It took me about three hundred pages, but I finally broke through the difficult, semantically mind-bending, tough-prose style that DFW is so famous for. I almost gave up, I almost quit, but I stuck it out because this book was supposed to be Important. It was supposed to be Impressive, a Show of Genius.
I usually roll my eyes at this sort of thing. Reading, I think, should be for pleasure. It should teach you something, but not without captivating you. And let me tell you, two hundred pages into Infinite Jest, I was not captivated. I was bored, tired, not sure where Wallace was taking me. And then something clicked. As if all the cards fell into place, the river revealed and I, a mere novice at most every game, had a winning poker hand.
Wallace never overplays his hand. He’s deliberate, sure, but there’s always something just off screen, just waiting to be studied from another angle. Maybe he won me over when I finally got a proper look at Mario Incandenza, or when Don Gately said he couldn’t connect with a higher power. Maybe it was the Crocodiles at a Boston AA Meeting or when the red beret came out in Eschaton.
I wish, in retrospect, that I had approached Infinite Jest as if it was science fiction. I didn’t know much about the book, other than its Very Important status. But I had read Wallace before; a pocket-sized hardcover of This Is Water sits in my nightstand. It was a gift from a fellow wanderer in a Portland hostel. We ended up, as you often do in hostels, perched on the corner of a bed in a smoky room full of young, sweaty people, drinking warm PBR and talking about books.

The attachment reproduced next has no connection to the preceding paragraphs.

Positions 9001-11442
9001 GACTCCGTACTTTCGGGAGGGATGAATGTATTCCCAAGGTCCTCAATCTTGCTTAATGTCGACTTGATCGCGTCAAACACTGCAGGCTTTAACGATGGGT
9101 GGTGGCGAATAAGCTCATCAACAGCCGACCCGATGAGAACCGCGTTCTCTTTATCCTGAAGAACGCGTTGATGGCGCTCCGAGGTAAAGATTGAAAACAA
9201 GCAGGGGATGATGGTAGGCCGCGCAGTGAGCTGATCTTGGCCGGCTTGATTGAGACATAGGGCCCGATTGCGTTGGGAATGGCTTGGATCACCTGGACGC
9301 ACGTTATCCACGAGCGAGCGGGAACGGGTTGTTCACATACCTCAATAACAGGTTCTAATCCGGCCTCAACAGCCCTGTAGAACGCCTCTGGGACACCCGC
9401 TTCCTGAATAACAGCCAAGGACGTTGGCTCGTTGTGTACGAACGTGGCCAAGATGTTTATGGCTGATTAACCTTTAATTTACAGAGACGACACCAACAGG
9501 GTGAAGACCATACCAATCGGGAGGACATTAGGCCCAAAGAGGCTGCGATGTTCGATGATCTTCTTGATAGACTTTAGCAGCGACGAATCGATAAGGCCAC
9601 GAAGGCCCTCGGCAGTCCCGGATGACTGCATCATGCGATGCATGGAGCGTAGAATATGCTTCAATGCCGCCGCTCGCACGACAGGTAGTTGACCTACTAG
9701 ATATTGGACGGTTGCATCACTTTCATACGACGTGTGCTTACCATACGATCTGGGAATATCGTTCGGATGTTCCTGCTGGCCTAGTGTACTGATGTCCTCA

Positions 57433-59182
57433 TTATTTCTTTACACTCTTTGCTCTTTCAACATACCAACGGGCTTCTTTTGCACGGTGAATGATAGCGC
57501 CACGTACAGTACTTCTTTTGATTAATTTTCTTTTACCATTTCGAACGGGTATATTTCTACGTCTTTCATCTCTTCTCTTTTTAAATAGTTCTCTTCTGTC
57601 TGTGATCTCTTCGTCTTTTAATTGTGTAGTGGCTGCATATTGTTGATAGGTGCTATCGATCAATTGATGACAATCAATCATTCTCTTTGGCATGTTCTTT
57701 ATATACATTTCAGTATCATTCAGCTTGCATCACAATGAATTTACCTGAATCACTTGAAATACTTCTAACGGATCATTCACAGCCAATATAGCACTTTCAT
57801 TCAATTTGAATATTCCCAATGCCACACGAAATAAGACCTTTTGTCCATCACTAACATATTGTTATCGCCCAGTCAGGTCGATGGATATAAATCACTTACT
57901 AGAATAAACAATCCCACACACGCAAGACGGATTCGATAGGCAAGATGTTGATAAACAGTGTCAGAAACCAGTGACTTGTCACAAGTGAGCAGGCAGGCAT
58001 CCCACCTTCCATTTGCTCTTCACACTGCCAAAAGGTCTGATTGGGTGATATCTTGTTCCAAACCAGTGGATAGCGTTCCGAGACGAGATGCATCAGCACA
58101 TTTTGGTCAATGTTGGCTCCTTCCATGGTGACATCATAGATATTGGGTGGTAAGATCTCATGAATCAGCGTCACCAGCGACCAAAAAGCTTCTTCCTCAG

Wallace connects the weirdos. His world is unmistakably human, his characters, soft and vulnerable. But something about the fullness of it needs to be approached with a blank mind; with a curiosity reserved for the absolute bizarre and unknown. Just because it’s human doesn’t mean it’s easy. And it is human. But it’s a mechanical, hyper mathematical process that takes you to the humanity. Eschaton, the nearly unintelligible geo-political game the Enfield Tennis Academy students play, is probably an honest instance of this journey. The kids assemble the game with such precision and focus, only to have the tidy nature of it turn on them, and dissolve into chaos, a chaos that feels like almost Peter Pannish in its fervent, half-manic disregard for order.
I’ve got a long way to go until I can say I’ve conquered Infinite Jest. I must admit, it’s taking forever. But so far, I feel like it’s a journey worth wandering, exploring a mind, admittedly, so unlike my own.
Hats off to genius.